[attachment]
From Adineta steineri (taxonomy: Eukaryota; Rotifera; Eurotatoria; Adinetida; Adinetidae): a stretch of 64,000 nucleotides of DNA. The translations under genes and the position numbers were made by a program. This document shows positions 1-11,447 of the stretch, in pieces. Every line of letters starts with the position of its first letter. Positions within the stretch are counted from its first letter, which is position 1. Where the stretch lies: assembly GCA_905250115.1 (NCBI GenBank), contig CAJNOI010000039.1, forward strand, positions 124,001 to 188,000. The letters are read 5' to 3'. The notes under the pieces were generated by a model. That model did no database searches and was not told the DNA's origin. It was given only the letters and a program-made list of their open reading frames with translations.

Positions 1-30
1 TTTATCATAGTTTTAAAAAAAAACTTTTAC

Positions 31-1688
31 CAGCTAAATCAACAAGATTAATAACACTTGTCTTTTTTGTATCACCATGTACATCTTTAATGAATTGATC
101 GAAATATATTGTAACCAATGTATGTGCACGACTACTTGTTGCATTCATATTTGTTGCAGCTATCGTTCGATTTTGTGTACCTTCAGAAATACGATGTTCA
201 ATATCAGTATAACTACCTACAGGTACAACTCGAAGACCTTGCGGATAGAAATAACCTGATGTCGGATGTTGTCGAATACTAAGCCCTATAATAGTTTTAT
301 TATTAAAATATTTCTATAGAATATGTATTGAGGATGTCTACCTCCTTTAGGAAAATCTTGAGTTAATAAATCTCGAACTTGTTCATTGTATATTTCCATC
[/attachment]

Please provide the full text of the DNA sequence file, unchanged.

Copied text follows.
From Adineta steineri (taxonomy: Eukaryota; Rotifera; Eurotatoria; Adinetida; Adinetidae): a stretch of 64,000 nucleotides of DNA. The translations under genes and the position numbers were made by a program. This document shows positions 1-11,447 of the stretch, in pieces. Every line of letters starts with the position of its first letter. Positions within the stretch are counted from its first letter, which is position 1. Where the stretch lies: assembly GCA_905250115.1 (NCBI GenBank), contig CAJNOI010000039.1, forward strand, positions 124,001 to 188,000. The letters are read 5' to 3'. The notes under the pieces were generated by a model. That model did no database searches and was not told the DNA's origin. It was given only the letters and a program-made list of their open reading frames with translations.

Positions 1-30
1 TTTATCATAGTTTTAAAAAAAAACTTTTAC

Positions 31-1688
31 CAGCTAAATCAACAAGATTAATAACACTTGTCTTTTTTGTATCACCATGTACATCTTTAATGAATTGATC
101 GAAATATATTGTAACCAATGTATGTGCACGACTACTTGTTGCATTCATATTTGTTGCAGCTATCGTTCGATTTTGTGTACCTTCAGAAATACGATGTTCA
201 ATATCAGTATAACTACCTACAGGTACAACTCGAAGACCTTGCGGATAGAAATAACCTGATGTCGGATGTTGTCGAATACTAAGCCCTATAATAGTTTTAT
301 TATTAAAATATTTCTATAGAATATGTATTGAGGATGTCTACCTCCTTTAGGAAAATCTTGAGTTAATAAATCTCGAACTTGTTCATTGTATATTTCCATC